The fight would last for years, with anti-Catholics scoring victories in some states through "Blaine Amendments" prohibiting direct government aid to religiously affiliated schools, and more generally, with the landmark Supreme Court decision in Everson v. Board of Education, which enshrined the "wall of separation between church and state" in American jurisprudence. Despite this, over time, social and cultural attitudes towards Catholicism would gradually change and the issue would take a backseat in national politics.
It's hard not to draw parallels between the trials and tribulations of Catholics in 19th century America (well documented in Phillip Hamburger's Separation of Church and State) and the current quandary of the American Muslim.
Senseless violence committed under the guise of religion has left Islam under significant scrutiny, and understandably so. But legitimate concern has too often morphed into unreasonable suspicion. Schools routinely accommodate religious holidays by closing so long as there is a "secular purpose" for doing so, such as high absenteeism. Critics however, have cast what appears to be a reasonable request as a scheme by Muslims to "Islamize" the nation. This, of course, is hard to envision considering existing constitutional restraints like the "secular purpose" requirement.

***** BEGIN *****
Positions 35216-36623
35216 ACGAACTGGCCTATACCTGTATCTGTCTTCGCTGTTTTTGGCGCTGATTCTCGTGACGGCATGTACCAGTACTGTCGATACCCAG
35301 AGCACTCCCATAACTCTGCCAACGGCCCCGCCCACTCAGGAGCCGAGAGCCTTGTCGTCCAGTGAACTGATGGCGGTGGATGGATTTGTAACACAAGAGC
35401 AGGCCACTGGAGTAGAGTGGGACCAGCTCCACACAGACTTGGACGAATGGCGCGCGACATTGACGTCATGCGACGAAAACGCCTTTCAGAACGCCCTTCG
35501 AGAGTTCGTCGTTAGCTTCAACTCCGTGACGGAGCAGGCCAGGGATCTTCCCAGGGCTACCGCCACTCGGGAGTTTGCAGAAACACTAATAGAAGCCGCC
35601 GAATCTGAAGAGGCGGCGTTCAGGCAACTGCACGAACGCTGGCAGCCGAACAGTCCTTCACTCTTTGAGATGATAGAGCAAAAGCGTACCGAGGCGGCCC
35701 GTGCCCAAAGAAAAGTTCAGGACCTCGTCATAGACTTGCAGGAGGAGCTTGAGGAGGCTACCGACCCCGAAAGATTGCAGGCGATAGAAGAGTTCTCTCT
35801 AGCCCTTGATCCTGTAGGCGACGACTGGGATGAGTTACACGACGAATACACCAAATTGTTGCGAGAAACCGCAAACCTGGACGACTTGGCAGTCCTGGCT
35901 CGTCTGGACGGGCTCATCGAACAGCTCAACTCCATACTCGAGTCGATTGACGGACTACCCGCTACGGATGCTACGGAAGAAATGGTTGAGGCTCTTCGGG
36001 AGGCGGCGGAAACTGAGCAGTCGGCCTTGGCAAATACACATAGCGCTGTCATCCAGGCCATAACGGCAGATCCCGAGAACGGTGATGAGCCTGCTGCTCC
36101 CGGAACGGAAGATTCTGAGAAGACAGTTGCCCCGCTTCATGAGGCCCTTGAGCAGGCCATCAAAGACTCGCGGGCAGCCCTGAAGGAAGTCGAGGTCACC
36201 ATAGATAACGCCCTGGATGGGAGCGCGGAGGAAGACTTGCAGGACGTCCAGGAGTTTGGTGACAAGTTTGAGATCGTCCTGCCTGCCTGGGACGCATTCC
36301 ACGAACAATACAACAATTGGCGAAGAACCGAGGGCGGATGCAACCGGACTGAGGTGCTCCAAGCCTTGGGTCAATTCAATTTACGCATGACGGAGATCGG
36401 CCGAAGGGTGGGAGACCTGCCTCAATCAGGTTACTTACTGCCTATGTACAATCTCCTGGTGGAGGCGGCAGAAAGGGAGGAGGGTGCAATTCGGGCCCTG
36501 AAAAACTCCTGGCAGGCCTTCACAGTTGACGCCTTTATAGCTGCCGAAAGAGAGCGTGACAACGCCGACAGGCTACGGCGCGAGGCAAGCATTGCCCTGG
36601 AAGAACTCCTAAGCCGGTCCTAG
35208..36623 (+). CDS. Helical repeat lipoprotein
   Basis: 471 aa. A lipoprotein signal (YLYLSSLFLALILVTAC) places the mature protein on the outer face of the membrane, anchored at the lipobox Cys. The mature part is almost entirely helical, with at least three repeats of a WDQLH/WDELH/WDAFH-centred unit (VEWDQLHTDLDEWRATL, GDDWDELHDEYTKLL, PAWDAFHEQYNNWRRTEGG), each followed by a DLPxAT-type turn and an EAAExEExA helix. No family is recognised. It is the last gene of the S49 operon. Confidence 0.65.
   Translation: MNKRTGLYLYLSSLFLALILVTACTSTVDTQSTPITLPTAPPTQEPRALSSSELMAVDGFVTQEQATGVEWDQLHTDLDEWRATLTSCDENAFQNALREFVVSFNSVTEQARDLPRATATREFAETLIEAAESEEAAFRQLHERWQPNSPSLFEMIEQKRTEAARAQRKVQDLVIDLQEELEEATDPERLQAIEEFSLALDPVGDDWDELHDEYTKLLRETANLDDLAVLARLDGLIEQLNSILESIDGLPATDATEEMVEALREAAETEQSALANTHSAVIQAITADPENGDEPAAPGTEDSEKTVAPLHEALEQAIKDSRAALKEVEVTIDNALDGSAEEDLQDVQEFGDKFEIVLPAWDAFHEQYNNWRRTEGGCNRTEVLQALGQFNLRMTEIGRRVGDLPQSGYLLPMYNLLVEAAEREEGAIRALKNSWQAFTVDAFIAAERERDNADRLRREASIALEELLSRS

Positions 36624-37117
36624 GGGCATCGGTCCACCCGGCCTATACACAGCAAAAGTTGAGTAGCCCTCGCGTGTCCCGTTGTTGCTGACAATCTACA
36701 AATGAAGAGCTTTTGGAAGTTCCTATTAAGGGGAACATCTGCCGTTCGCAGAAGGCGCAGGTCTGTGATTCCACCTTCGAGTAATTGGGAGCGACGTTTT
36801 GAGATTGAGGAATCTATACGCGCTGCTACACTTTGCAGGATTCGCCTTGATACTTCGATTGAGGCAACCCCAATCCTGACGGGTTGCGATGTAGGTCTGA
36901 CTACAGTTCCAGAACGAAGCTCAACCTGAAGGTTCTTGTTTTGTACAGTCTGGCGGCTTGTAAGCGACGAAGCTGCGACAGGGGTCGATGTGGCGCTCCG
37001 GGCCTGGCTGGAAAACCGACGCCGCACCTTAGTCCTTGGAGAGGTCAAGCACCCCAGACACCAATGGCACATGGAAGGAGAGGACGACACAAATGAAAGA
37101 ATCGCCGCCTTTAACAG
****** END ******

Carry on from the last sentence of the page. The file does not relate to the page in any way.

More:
Undeterred by reality, opponents have highlighted extremist rhetoric from Muslim clerics abroad advocating Islamic supremacy to validate their bold claims, just as anti-Catholics did in the 19th century. If some clerics call for global Islamic domination, and a school closes on a Muslim holiday, then clearly this must be evidence of extremist goals coming to fruition, right? Of course, this is not the case; one is not necessarily caused by the other. Though logically problematic, this type of group attribution may seem subtle and inconsequential. But upon closer examination it may have more serious implications.
One of the most remarkable aspects of American society is its religious pluralism. Treating Muslims as one single, monolithic group handicaps the benefits of social and civic engagement that have allowed this pluralism to flourish. If they do engage, their actions will be construed as part of a supremacist conspiracy simply because other Muslims abroad have sermonized as much. And if they don't, lest we forget, their inaction and resulting isolation will be evidence of Islam's incompatibility with Americanism. This is the conundrum American Muslims face.
Islamic terrorism is, undoubtedly, a serious threat. "Islamization" of our country by American Muslims, who make up less than 1 percent of the population, is not. Though hardly an apples-to-apples comparison, we may be able to find solace in the fate of 19th century Catholic bigotry -- because these clever generalizations are increasingly convoluting public discourse, distracting from important policy issues, and by and large, wasting everyone's time.